Your files are stored in a Cloud Storage bucket. The files in this bucket are presented in a hierarchical structure, just like the file system on your local hard disk, or the data in the Firebase Realtime Database. By creating a reference to a file, your app gains access to it. These references can then be used to upload or download data, get or update metadata or delete the file. A reference can either point to a specific file or to a higher level node in the hierarchy.
If you've used the Firebase Realtime Database, these paths should seem very familiar to you. However, your file data is stored in Cloud Storage, not in the Realtime Database.
Create a Reference
In order to upload or download files, delete files, or get or update metadata, you must create a reference to the file you want to operate on. A reference can be thought of as a pointer to a file in the cloud. References are lightweight, so you can create as many as you need, and they are also reusable for multiple operations.
Create references from the
storage() service in your Firebase app.
This reference points to the root of your Cloud Storage bucket.
// Get a reference to the storage service, which is used to create references in your storage bucket var storage = firebase.storage(); // Create a storage reference from our storage service var storageRef = storage.ref();
You can create a reference to a location lower in the tree,
'images/space.jpg' by using the
child() method on an existing reference.
// Create a child reference var imagesRef = storageRef.child('images'); // imagesRef now points to 'images' // Child references can also take paths delimited by '/' var spaceRef = storageRef.child('images/space.jpg'); // spaceRef now points to "images/space.jpg" // imagesRef still points to "images"
Navigate with References
You can also use the
root properties to navigate up the
parent navigates up one level,
root navigates all the way to the top.
// Parent allows us to move to the parent of a reference var imagesRef = spaceRef.parent; // imagesRef now points to 'images' // Root allows us to move all the way back to the top of our bucket var rootRef = spaceRef.root; // rootRef now points to the root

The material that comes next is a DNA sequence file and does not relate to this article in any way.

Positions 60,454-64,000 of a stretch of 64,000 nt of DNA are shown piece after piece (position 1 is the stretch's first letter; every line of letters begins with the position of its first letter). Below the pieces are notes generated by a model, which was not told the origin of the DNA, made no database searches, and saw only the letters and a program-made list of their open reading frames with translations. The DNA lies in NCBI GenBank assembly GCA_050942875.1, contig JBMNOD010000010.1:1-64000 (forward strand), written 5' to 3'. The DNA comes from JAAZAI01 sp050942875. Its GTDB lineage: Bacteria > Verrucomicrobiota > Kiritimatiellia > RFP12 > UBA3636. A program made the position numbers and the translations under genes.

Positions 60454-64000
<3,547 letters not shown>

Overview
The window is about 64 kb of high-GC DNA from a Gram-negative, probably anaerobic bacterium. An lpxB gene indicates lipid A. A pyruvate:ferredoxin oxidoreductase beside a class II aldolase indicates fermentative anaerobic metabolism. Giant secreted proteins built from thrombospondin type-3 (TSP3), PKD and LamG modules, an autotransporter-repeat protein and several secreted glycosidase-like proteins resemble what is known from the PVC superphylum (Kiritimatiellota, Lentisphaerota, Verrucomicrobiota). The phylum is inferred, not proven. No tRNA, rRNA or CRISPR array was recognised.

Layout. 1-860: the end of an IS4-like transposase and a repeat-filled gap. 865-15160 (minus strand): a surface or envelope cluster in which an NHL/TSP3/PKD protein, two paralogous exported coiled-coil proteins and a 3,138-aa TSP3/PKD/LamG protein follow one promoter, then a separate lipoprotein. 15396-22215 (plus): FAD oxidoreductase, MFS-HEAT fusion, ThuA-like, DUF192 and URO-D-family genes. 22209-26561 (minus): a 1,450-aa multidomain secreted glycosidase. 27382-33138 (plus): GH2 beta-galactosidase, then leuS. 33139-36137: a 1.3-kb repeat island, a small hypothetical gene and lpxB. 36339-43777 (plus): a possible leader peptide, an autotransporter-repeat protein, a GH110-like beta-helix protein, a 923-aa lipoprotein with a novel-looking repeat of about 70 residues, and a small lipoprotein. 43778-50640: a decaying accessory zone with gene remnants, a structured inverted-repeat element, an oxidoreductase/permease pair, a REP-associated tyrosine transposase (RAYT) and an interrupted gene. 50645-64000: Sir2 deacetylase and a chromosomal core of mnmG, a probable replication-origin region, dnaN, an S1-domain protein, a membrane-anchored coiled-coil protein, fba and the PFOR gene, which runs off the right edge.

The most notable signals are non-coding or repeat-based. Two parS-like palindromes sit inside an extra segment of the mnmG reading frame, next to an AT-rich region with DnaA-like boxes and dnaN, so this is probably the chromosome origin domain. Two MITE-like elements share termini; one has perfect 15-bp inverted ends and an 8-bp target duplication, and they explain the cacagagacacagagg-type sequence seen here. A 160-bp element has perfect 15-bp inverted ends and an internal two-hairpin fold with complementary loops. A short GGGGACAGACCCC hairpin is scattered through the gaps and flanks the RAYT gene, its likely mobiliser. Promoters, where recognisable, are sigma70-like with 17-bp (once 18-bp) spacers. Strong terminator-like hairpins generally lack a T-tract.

root can be chained together multiple times, as
each returns a reference. The exception is the
// References can be chained together multiple times var earthRef = spaceRef.parent.child('earth.jpg'); // earthRef points to 'images/earth.jpg' // nullRef is null, since the parent of root is null var nullRef = spaceRef.root.parent;
You can inspect references to better understand the files they point to
bucket properties. These properties
get the full path of the file, the name of the file,
and the bucket the file is stored in.
// Reference's path is: 'images/space.jpg' // This is analogous to a file path on disk spaceRef.fullPath; // Reference's name is the last segment of the full path: 'space.jpg' // This is analogous to the file name spaceRef.name; // Reference's bucket is the name of the storage bucket where files are stored spaceRef.bucket;
Limitations on References
Reference paths and names can contain any sequence of valid Unicode characters, but certain restrictions are imposed including:
- Total length of
reference.fullPathmust be between 1 and 1024 bytes when UTF-8 encoded.
- No Carriage Return or Line Feed characters.
- Avoid using
?, as these do not work well with other tools such as the Firebase Realtime Database or gsutil.
// Points to the root reference var storageRef = firebase.storage().ref(); // Points to 'images' var imagesRef = storageRef.child('images'); // Points to 'images/space.jpg' // Note that you can use variables to create child values var fileName = 'space.jpg'; var spaceRef = imagesRef.child(fileName); // File path is 'images/space.jpg' var path = spaceRef.fullPath; // File name is 'space.jpg' var name = spaceRef.name; // Points to 'images' var imagesRef = spaceRef.parent;
Next, let's learn how to upload files to Cloud Storage.